Thousands of NHS patients in the West Midlands are wait-ing longer than the Govern-ment's 13-week maximum to h ave their condition diagnosed.
Some have been waiting more than six months.
Figures revealing the waiting period between seeing a GP and diagnostic tests were published yesterday for the first time.
Ministers described them as a "hidden waiting list".
From April next year, health trusts will be expected to ensure patients receive diagnostic tests within 13 weeks of seeing a GP, and are treated within 18 weeks.
Health Minister Andy Burnham said the Department of Health did not yet know exactly how many patients were waiting longer than 18 weeks - but preliminary figures suggested it was more than half.
He said: "This is not an exercise in spin, it is an exercise in honesty. We are saying this is the scale of the challenge."
Sandwell and West Birmingham NHS Trust, which runs City Hospital in Birmingham, reported 2,101 patients had been waiting more than 13 weeks for tests - around a quarter of all those currently waiting.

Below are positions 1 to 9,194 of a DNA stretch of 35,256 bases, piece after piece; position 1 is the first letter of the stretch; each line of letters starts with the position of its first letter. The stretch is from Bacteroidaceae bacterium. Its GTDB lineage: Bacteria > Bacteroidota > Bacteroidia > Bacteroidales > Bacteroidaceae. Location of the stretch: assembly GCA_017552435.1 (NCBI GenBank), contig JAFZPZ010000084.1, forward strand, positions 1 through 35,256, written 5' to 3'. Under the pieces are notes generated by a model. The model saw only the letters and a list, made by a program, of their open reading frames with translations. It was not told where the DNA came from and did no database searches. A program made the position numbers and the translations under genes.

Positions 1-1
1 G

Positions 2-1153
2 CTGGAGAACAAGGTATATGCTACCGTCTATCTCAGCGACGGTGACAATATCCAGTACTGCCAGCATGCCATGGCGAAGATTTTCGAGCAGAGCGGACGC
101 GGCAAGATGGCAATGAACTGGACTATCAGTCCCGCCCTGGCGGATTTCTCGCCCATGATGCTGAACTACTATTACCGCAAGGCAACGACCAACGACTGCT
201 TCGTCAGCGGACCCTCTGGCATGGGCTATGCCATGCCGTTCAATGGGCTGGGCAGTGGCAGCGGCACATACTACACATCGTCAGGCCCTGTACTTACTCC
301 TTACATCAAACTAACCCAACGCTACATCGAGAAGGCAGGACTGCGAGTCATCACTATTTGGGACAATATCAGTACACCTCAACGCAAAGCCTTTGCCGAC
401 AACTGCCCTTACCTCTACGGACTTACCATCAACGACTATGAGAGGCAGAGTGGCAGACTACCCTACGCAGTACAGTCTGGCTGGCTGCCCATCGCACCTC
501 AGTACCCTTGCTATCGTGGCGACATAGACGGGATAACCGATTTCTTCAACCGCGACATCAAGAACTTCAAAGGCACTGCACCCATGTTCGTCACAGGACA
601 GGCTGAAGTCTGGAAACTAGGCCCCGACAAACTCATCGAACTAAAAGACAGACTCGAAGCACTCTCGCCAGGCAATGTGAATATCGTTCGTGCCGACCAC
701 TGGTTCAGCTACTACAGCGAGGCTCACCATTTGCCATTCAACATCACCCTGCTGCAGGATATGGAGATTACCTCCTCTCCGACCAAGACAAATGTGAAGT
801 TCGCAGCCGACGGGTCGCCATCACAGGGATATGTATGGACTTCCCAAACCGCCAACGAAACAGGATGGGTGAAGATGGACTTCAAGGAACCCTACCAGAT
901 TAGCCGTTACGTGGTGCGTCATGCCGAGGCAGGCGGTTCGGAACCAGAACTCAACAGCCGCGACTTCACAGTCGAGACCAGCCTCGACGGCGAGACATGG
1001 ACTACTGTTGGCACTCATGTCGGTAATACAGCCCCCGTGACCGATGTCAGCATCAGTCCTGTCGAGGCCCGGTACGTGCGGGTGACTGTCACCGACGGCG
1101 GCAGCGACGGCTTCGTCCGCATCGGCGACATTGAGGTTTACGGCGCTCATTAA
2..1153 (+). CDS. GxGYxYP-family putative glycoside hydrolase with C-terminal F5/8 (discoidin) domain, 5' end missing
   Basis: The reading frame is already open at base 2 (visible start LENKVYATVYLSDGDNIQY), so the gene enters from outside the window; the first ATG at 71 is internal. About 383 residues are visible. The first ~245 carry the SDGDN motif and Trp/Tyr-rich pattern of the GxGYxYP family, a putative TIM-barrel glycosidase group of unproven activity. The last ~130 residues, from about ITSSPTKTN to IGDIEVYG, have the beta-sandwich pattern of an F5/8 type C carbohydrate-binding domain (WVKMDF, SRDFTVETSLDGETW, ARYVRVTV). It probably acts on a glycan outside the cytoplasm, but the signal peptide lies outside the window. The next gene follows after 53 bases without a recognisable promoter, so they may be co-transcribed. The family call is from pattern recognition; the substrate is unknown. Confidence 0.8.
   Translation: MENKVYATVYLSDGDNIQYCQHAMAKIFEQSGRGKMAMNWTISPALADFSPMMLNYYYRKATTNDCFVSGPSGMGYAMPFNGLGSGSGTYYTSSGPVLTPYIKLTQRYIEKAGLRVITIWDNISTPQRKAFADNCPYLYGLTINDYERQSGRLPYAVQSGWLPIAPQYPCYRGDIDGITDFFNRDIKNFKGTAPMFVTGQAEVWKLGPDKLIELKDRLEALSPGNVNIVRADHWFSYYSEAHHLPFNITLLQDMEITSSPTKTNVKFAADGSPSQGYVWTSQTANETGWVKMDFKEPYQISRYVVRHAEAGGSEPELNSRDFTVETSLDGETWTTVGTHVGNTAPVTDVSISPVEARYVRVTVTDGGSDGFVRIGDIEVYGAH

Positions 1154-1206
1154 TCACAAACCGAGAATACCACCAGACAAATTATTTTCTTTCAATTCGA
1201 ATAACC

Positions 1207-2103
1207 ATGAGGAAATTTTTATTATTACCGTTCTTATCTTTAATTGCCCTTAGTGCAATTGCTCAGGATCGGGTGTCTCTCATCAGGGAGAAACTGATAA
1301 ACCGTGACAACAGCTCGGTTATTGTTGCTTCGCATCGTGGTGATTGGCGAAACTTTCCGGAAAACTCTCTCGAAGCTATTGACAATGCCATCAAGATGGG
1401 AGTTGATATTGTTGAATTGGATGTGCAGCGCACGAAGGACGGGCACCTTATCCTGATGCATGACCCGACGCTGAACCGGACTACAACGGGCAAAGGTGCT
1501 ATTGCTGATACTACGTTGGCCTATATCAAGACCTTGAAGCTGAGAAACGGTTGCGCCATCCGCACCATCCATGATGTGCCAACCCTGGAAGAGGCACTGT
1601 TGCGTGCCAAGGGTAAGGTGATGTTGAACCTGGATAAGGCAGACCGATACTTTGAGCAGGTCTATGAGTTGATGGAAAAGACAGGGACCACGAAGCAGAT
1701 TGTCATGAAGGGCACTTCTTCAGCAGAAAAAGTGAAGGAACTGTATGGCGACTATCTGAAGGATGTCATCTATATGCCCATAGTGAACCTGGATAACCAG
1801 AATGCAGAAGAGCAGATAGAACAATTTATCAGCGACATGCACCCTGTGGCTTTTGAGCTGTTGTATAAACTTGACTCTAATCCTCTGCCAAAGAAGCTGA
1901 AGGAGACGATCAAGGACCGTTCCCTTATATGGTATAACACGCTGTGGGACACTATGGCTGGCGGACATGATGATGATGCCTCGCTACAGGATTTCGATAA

University Hospital Birmingham, which runs the Queen Elizabeth Hospital, has 1,881 patients who have been waiting more than 13 weeks, more than a quarter of the total.
University Hospital Coventry, which runs Walsgrave Hospital, reported 3,366 patients had been waiting more than 13 weeks, around a third of the total.
And 6,902 patients - around half - have been waiting more than 13 weeks at University Hospital of North Stafford-shire, which runs hospitals in Stoke, around half of the total.
A spokesman for the Staffordshire Hospitals said: "We recognise that improving the waiting times for diagnostics is an important part of reducing overall waiting times.
"We took it very seriously even before the Government published the figures. We are making progress, but there is more to do."
Tim Atack, hospital director of City Hospital in Birmingham, said: "The Trust has a waiting list group which meets regularly to identify ways in which to reduce waits.
"The Trust has very good waiting times in many areas. For example, at the end of March there were no patients waiting more than 13 weeks for an MRI or CT scan, and only one patient who waited eight weeks."
Mr Burnham said he was aware that targets would not be "easy" to meet.
"But in the past, when we have set challenges to the NHS, it has risen to them."
Mr Burnham said there was a wide variation in the performance of trusts.